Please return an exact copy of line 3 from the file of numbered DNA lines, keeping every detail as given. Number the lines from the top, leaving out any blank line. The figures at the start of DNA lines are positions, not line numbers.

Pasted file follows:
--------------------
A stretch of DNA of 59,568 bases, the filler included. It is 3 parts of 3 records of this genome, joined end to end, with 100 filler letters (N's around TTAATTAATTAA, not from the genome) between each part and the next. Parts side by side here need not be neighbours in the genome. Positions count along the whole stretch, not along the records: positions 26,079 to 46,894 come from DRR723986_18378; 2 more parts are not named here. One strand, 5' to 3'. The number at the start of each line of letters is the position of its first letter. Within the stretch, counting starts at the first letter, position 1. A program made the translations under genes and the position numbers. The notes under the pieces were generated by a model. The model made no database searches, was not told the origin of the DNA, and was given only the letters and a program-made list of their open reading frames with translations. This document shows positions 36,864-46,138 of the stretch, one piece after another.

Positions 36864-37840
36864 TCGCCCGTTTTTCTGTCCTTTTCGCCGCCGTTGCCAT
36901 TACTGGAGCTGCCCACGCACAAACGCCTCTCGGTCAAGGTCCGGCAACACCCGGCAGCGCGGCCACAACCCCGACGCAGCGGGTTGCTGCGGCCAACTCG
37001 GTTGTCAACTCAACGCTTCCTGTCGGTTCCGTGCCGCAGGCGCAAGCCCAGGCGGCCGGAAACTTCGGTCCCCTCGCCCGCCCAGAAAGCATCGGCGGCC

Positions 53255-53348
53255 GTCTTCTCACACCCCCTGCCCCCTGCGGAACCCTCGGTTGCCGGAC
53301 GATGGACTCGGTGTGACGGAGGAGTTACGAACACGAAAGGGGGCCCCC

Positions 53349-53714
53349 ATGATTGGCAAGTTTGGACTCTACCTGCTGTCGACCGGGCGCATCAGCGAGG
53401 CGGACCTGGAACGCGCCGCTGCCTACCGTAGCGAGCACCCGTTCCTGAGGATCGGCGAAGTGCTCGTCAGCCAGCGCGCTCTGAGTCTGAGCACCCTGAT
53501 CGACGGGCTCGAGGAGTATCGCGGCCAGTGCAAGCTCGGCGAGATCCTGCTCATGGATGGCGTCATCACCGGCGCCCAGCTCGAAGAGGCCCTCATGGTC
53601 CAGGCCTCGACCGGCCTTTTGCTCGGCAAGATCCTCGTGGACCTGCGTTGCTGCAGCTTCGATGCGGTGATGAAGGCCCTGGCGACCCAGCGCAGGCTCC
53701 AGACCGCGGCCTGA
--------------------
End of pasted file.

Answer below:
36864 TCGCCCGTTTTTCTGTCCTTTTCGCCGCCGTTGCCAT